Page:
Only now did I realize that I wanted my blog to click so much, for that little space in the world wide web to matter, without knowing that I wasn't creating the sound that I want, but I have become a mere noise. Seriously, I didn't know that I was so frustrated for that kind of blogging career. It was like that moment when Ariel exchanged her voice for a pair of feet. Apologies for going on sappy Disney mode here, but there's no denying that I wanted to be a part of that "cool" blogging world. But three paragraphs after, and more than four years of staying in Tumblr that didn't happen.

So what's the point? Haha! I guess being inactive from that platform for almost a year did me good. I was truly reminded this time of why I started to blog, why I want to put my thoughts out there, why I want to post pictures or create typography, why I want to improve my writing skills -- and that is to share stories. To not desire too much superficial things but to actually connect with people, to read their blogs, to find a common ground, and eventually make one less stranger out of them. For years I've been trying so hard without knowing that the only thing I need is to share my story, to go down deeper in my heart and have the guts to actually put it out for other people to see.

After testing the waters for so long, this is the first time that I've felt excited that I have little space for my thoughts once again. I finally understood what take it slowly and be yourself truly means. I don't know how long I will continue blogging or how long I can keep this active; new questions will present itself as the days progress, but for now all we have are stories for the time being.


Tree months running and most of my blog posts seem to be stacked in the drafts corner. Going back to the groove of blogging after a long time of not being able to write can be quite a challenge. I'm measuring up the capacity of my schedule, the tone and the voice of this little space. For now, let me share to you the 15 things that can lighten up my mood (thanks for tagging me Arli!). After all, lists can never go wrong.

1. Reading books, blogs, and magazines (nowadays, I prefer the not so glossy ones though).
2. Drinking coffee - a great companion from college days until the daily hustle at work.
3. Doing artsy fartsy stuff; drawing, sketching, calligraphy, and D.I.Y. decors are my favorite.
4. Watching movies.
5. Spending quality time with family and friends.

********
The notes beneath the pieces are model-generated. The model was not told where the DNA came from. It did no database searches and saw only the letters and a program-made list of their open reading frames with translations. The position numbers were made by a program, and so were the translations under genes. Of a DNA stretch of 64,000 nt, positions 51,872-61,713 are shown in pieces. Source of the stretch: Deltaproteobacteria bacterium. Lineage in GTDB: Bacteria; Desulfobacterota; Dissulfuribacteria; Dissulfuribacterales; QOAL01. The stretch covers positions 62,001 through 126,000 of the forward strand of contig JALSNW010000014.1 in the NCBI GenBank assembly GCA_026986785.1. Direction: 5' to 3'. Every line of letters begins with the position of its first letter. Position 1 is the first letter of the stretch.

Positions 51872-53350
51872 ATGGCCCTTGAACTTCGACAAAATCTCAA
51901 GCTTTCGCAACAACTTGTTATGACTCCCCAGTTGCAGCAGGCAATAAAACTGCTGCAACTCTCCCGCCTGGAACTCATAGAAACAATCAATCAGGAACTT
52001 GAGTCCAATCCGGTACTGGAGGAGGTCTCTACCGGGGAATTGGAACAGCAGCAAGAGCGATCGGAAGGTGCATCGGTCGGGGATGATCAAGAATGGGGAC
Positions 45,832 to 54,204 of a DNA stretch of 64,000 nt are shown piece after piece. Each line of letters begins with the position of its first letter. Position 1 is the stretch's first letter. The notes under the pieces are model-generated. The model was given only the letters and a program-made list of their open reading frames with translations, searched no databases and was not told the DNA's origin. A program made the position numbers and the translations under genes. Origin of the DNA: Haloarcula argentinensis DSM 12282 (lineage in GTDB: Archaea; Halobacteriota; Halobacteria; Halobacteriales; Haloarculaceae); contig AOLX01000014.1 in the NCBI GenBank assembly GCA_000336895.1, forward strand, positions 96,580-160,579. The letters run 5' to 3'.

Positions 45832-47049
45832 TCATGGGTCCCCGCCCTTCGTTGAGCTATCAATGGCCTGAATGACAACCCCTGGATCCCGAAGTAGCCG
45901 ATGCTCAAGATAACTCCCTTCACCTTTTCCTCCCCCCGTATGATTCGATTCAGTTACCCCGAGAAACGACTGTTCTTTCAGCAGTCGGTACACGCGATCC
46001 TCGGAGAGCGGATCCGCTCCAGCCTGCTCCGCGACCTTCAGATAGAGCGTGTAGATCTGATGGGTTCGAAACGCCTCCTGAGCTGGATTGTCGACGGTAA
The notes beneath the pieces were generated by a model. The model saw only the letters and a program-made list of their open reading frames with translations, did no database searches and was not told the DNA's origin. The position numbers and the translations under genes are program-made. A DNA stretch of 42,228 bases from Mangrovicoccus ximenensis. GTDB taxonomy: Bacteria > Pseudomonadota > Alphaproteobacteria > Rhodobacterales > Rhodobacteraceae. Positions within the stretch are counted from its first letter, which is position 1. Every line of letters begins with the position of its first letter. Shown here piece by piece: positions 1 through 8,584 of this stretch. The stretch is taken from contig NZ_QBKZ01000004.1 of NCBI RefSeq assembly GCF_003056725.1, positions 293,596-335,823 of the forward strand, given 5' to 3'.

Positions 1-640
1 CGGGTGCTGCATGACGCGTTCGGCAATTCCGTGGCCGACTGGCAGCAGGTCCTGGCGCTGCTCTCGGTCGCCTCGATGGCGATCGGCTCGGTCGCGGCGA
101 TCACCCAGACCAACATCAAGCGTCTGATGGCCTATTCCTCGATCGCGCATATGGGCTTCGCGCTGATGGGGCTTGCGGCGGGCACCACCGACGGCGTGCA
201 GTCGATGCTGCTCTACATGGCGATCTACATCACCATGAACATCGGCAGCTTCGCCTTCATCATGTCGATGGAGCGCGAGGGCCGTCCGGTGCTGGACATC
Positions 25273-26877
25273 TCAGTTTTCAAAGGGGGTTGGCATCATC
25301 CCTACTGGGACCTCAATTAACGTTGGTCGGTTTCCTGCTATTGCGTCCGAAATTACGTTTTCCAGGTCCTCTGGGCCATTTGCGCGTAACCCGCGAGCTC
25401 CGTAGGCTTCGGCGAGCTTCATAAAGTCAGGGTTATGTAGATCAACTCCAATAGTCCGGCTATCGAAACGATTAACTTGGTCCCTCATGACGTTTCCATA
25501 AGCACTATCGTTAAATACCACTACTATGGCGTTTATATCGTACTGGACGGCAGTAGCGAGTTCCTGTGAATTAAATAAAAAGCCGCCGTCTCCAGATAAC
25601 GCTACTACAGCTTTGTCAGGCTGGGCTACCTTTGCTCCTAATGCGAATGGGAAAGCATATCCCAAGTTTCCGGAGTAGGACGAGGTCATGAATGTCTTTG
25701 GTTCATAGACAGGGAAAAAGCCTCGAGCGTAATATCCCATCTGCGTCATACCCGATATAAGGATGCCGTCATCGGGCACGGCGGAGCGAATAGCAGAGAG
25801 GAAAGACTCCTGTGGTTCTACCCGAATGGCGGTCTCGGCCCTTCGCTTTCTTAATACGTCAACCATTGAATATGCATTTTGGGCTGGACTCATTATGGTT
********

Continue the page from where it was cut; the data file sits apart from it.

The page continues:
6. Discovering hole-in-the-wall cafes and restaurants.
7. Eating breakfast food.
8. Watching the sunrise (which is actually quite ironic because I'm not a morning person).
9. Receiving and sending snail mail or handwritten letters.
10. Taking long walks when I'm stressed out.
11. Flowers -- especially the sunny kind.
12. Poetry (but then sometimes it can be heartbreaking too). #somuchfeels
13. Being able to put my thoughts in paper.
14. Traveling and adventures in different places.
15. Encouraging and connecting with other people.


What if this hashtag is applied in my life and the way I portray myself in social media? I wonder how my posts would look like without any filter at all; These thoughts played in my mind a few weeks ago. I’m pretty sure that the answers to those questions wouldn’t look anywhere near like a perfectly set meal, or an artistically designed coffee, nor a colorful typography.

Life without filter is somewhere between the good, the bad, and the messy parts of our day to day lives. It’s a picture of struggling with the snooze button every morning, or trying to get a good spot on the jeepney to and from work (commuters know that this scene looks straight out from the World War Z movie at times), or even eating at the nearby carinderia to save some money. In this day of Instagram worthy pictures the challenge to be authentic is real.

Maybe this is just the over thinker in me writing and typing these words, more or less to serve as a reminder that my petty problems are nowhere near what other people are experiencing outside the world wide web. Something to make me realize that I should not be obsessed in getting the perfect angle but to appreciate every waking moment of this life, even if things aren’t always brought to perfection. That the photos I post, the words that I write, the art that I create, or the review of the books and things I have seen be of use to create a connection to other people. Not out of vain to gain the much coveted attention, but out of the sincerity of the heart to share something worthwhile.

The photo above is my everyday view from the office. It’s not a grand skyline nor a pleasing patch of green grass, yet it did not fail to show me that life is made of this – the good and bad times. There may be struggles when buildings are still under construction, but this is how we lay down our foundations: by going through different processes, and accepting the fact that we are a continuous work in progress. Situations may seem as messy as the flow of thoughts in this blog post, still understanding is gained when the time is right. In the end, everything will finally makes sense.